The Peripatetic Reviewer

JACK RUSSELL, whose life was snuffed out so swiftly by an automobile in Nogales last January, was a Canadian who had done more to make the Atlantic salmon respected and protected than any other angler I can name. Jack was ruddy, chunky, and fiery; he set high standards and fought to preserve them; he was courteous, and he had that sense of civility, a heritage from England, which is found in the best of the Dominion. He nicknamed me “Simon Legree” because on one memorable visit to his camp on the Southwest Miramichi I compelled and cajoled him to talk out his book Jill and I and the Salmon at the rate, very nearly, of a chapter a day. Of course, it took filling in afterward, but we recaptured the whole zestful panorama in those eleven days.
Jack had two lives. His parents were Canadians, born in New Brunswick, but as a boy he was reared in Utah; he witnessed the San Francisco earthquake and enjoyed one week’s exposure at Leland Stanford before moving on into a more congenial element. He was a born salesman, and, coming of age when motors were fresh on the market, he devoted his eager, attractive, sometimes irascible energies to selling Fords (the model F), Studebakers, the Maxwell, and the Chrysler; in his selling he roved from Scotland to the Continent to Saint Petersburg; and at the age of forty and still a bachelor, he was brought to the point of exhaustion by hypertension. The doctor gave him an ultimatum. “My advice is to get out of business and live,” he told Jack. Jack’s assets were a few thousand in the bank and a tiny fishing camp in Maine. But he had one other, of incalculable value: he had fallen in love with Jill, a beautiful and intelligent ballet dancer considerably his junior, and when she married him they embarked upon Jack’s second career, in which he actually seemed to grow younger. He was eighty when he died.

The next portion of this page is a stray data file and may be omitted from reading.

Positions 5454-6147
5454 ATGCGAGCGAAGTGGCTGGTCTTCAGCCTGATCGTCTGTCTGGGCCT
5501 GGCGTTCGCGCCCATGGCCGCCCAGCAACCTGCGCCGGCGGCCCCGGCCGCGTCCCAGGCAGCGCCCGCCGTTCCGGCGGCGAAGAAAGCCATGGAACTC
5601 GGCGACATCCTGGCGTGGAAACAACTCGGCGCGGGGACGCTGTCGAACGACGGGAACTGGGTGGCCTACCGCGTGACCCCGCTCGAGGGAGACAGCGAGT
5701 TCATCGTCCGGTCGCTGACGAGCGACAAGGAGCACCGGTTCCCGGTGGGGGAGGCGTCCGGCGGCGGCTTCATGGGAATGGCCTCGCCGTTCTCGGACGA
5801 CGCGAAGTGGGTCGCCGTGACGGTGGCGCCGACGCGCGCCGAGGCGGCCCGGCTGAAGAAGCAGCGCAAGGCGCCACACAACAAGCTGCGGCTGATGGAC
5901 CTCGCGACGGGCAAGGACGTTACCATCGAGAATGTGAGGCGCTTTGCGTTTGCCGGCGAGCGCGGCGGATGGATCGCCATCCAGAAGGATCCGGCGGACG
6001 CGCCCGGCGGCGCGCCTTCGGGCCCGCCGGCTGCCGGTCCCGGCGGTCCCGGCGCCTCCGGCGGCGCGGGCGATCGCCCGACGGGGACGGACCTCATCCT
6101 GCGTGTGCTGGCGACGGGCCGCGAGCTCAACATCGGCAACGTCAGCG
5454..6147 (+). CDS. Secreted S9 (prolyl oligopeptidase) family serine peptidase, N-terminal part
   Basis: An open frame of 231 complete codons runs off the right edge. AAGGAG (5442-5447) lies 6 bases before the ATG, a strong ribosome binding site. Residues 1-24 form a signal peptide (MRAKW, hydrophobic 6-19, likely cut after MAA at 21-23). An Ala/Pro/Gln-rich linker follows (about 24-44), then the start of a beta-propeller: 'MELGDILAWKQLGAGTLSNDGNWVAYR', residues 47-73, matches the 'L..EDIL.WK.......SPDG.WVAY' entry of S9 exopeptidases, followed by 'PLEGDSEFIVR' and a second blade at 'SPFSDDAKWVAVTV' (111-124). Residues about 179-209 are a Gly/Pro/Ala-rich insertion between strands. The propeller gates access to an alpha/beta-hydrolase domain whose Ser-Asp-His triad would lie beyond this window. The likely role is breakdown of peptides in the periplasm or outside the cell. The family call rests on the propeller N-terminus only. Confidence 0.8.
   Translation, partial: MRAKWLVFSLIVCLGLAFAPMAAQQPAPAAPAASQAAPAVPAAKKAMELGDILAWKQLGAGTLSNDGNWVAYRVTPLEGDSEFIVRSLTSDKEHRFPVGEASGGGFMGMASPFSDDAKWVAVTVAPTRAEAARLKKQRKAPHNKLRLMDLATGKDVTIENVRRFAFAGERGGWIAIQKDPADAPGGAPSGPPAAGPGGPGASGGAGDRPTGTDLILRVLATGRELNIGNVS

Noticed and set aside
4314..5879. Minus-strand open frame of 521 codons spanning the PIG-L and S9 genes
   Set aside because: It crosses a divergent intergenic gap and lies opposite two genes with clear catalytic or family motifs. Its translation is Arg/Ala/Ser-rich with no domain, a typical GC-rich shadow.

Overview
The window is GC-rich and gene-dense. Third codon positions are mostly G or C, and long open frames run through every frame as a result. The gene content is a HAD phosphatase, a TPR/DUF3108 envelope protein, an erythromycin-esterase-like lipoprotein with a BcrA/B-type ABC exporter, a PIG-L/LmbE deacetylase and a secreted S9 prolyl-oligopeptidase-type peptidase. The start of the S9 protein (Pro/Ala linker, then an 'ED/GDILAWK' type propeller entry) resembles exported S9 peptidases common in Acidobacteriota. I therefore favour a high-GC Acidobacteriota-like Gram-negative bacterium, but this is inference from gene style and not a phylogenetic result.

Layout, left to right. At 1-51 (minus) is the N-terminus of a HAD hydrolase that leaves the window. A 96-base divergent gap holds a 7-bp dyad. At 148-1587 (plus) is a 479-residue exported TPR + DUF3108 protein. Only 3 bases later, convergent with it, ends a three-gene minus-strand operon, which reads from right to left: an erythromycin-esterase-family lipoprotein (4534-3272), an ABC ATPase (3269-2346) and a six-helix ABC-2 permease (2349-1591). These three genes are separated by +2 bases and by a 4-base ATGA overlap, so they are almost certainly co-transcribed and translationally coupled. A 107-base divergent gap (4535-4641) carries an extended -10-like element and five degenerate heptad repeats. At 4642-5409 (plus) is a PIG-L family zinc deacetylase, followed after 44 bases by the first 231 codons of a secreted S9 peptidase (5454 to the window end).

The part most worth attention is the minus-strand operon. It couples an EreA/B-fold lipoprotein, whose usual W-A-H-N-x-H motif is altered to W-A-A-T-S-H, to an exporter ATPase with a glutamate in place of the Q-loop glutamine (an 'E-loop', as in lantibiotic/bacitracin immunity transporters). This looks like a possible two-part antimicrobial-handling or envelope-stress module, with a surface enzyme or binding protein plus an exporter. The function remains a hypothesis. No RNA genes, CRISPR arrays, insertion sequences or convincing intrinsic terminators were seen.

You must read his book to see by what fortuitous and amusing turns they came at last to Ludlow,
New Brunswick, where Jack had leased a series of magnificent salmon pools, and where, in the depths of the Depression, with labor at a dollar a day, he built the best appointed, least expensive salmon camp open to the public in North America. Food, cabin with hot water and shower, boat and guide, all for $12 a day. The word got around; and the fine anglers – Anne Morgan, the cartoonist H. T. Webster, Ray Bergman, Ben Ames Williams, Richmond Fearing, Dr. “Chub” Newell, John Hutton, and Richard E. Danielson–came as eagerly as did the colonel from Georgia who had never handled a fly rod. Jack attracted good guides, and Jill, good cooks; here their two sons were born and brought up; and just as Jack took good care of “the sports,” so he took good care of the river, the great, broad Southwest Miramichi.
In the provincial legislature and at Ottawa, Jack strove to regulate the catch of the steam trawlers at the river’s mouth, just as he struggled to reach a reasonable compromise with the owners of the set nets, which prey on the entering salmon for miles upstream. It is one of the hardest things in the world to keep a river clean and alive.
Other times, other men. Jack Russell is gone. Today the men most listened to in Fredericton, the capital of New Brunswick, are the industrialists and mining magnates of Toronto who have been seeking for the East Coast Smelting and Chemical Company, Ltd., powers of water use, water diversion, and land expropriation, which, if they are granted without the customary legal safeguards, could result in the industrial pollution of the Miramichi river system.
The Maritime Provinces for generations have lived frugally on lumber and fishing; then, when the great deposits of lead and zinc were recently discovered and the mines were opened close to the spawning grounds of the salmon, a conflict of interest developed which can be ominous if not fatal. After the mines come the smelters, and smelters need a huge volume of water. The Canadians have a reputation for preserving their rivers and the sea-run fish in them as we have not, but money talks, and when it talks of a “fifty-milliondollar combine” of mining, smelting, and chemical works which will “reshape the whole future of New Brunswick,” what chance has the salmon?